“Rolling Thunder” is a brilliant, underrated masterpiece that centers solely on the loneliness and brutality inside the character of Maj. Charles Rane. The film is in the same painful vein as “Taxi Driver,” which is why it would come as no surprise that Paul Schrader penned both screenplays. This picture is an honest look at the damage to the psyche that many men faced after Vietnam, which turned some of them into ticking time bombs. The difference between Rane’s story and all the others is that he is pushed to the point of no return, where he has no choice but to explode.
Rane (William Devane) and several colleagues return home to Texas after spending seven years in Hanoi as a prisoner of war. He has endured years of torture and abuse that has left him emotionally and physically numb. A hero’s welcome is deservedly given to him, and the town rewards him with a Cadillac and a large amount of silver dollars.
However, Rane’s nightmare is just beginning, and he shortly discovers that his wife has been cheating on him while he was in Hanoi. His life is crumbling, but what keeps him going is the love and chance to bond with his son, whom he had not seen since he was a baby.
His reality is completely shattered when a few guys decide they want to steal his silver dollars. They break into his house and attempt to torture the hardened Rane to find out where the coins are hidden. He refuses to talk despite the torture, which includes putting his hand into a garbage disposal. His son, in an attempt to help, tells the men where the coins are, only to be brutally shot in cold blood. Rane is left for dead and wakes up several days later in the hospital with revenge on his mind.
Devane is exceptional as Rane, who we can easily sympathize with. His demeanor is calm, cool and confident, and you can see the pain he feels in his eyes. This character has been through hell, and hardly anyone in the movie can understand exactly what that means.
The only one that seems to completely understand the man is Johnny Vohden, who was a prisoner in the POW camp with him. The audience is treated to an excellent and early performance from Tommy Lee Jones. Several early sequences showcase the talent of the two leads, who discuss with minimal words the horrors of Vietnam. This is the type of acting that should be studied in classrooms for anyone interested in becoming an actor someday.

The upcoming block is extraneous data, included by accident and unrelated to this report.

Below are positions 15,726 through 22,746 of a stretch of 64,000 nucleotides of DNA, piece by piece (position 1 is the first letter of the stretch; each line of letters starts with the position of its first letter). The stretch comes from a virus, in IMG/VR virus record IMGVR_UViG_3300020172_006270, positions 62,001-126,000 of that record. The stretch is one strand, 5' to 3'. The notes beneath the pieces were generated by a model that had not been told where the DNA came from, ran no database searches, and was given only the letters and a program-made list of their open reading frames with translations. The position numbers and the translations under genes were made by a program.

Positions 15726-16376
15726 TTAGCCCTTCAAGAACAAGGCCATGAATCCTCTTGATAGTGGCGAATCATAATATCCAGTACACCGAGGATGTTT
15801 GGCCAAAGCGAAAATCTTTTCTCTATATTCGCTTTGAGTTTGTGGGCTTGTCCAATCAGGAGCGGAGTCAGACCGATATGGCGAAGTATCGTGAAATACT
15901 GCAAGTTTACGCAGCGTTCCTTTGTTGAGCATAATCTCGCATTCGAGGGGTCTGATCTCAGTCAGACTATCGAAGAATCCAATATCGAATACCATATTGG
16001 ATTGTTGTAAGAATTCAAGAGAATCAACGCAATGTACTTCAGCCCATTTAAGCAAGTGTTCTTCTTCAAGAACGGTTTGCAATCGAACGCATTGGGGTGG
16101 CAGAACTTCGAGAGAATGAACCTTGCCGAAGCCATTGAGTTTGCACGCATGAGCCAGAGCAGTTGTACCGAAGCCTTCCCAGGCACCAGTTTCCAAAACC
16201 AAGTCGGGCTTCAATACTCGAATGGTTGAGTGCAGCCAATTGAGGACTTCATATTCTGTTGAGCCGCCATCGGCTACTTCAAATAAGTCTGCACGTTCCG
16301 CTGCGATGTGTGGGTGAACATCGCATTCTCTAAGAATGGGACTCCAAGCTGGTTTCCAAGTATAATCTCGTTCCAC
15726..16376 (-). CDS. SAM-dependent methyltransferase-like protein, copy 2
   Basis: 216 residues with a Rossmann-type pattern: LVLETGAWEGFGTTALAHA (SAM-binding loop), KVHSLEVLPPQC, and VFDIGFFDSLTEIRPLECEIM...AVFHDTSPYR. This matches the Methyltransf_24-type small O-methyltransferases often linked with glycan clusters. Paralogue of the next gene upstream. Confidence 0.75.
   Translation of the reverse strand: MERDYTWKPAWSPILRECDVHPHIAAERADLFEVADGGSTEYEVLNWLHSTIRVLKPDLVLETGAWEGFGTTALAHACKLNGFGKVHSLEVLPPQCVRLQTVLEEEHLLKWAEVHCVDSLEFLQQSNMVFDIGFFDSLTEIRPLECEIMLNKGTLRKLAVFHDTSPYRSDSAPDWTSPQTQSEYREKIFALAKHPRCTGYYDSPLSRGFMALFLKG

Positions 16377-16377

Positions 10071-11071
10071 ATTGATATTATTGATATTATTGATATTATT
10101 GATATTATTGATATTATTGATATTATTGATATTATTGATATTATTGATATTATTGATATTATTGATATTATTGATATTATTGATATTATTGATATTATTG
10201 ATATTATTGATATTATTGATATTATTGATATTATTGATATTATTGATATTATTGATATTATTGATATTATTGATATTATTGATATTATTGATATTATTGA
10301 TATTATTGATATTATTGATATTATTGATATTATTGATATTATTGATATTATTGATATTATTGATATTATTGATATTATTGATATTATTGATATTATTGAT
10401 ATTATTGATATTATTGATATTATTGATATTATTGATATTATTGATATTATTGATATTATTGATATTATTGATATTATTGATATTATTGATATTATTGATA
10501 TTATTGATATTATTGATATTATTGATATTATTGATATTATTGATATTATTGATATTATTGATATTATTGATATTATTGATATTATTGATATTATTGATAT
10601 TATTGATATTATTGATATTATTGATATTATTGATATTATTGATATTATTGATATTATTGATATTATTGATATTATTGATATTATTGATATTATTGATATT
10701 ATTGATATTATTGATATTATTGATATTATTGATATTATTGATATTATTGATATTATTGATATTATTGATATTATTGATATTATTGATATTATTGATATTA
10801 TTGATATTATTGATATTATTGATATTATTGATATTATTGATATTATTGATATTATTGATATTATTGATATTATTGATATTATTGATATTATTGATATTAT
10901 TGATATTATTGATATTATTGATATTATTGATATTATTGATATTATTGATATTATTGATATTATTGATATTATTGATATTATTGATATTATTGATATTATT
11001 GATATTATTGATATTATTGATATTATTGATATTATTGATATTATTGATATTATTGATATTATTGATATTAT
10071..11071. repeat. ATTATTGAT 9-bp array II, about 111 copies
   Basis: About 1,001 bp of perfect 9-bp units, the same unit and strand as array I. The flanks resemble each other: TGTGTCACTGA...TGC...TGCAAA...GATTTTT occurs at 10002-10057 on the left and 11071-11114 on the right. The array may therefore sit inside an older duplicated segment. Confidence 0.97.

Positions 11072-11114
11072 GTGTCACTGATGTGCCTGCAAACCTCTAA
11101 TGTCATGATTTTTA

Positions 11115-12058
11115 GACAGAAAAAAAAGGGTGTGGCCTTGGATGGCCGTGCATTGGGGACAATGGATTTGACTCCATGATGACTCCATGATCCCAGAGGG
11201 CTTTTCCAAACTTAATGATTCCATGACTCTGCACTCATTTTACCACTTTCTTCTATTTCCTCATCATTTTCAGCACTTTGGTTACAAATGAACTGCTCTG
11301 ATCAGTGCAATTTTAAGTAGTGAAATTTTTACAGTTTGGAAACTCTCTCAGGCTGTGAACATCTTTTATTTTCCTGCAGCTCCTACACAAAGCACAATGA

The unspoken bond between Rane and Vohden extends throughout the picture, and when Rane finds the men that killed his son and tells Vohden, all he says is “I’ll get my stuff.”
That small scene is what sets the audience up for one of the most violent and exceptionally well-done endings to a picture. This is a film that leaves you on the edge of your seat.
The film is not light in tone except for a few scenes between Rane and a young girl that admires him, who is played by “Human Experiments” star Linda Haynes. This character is everything his wife should have been, and gives him the opportunity to understand that the world is not all that bad. The grim picture needed this glimmer of hope, and Haynes becomes a driving force of light.
But anyone who has ever seen a film written by Schrader knows that hope slowly diminishes for all of his main characters as they descend into madness and horror. He is probably known for his collaborations with Scorsese, which include “Taxi Driver,” “The Last Temptation of Christ” and the exceptional “Bringing Out the Dead.” The common thread in these screenplays is often a damaged human being trying to overcome extreme difficulties to fix the problems of the society they inhibit, and that is ever present in “Rolling Thunder.”
“Rolling Thunder” is a picture that seemed to fall through the cracks of cinema to be considered by many as an exploitation picture, which it is not. The film’s statement is made apparent early on, and after that, all you can do is wait for Rane and Vohden to reclaim their justice.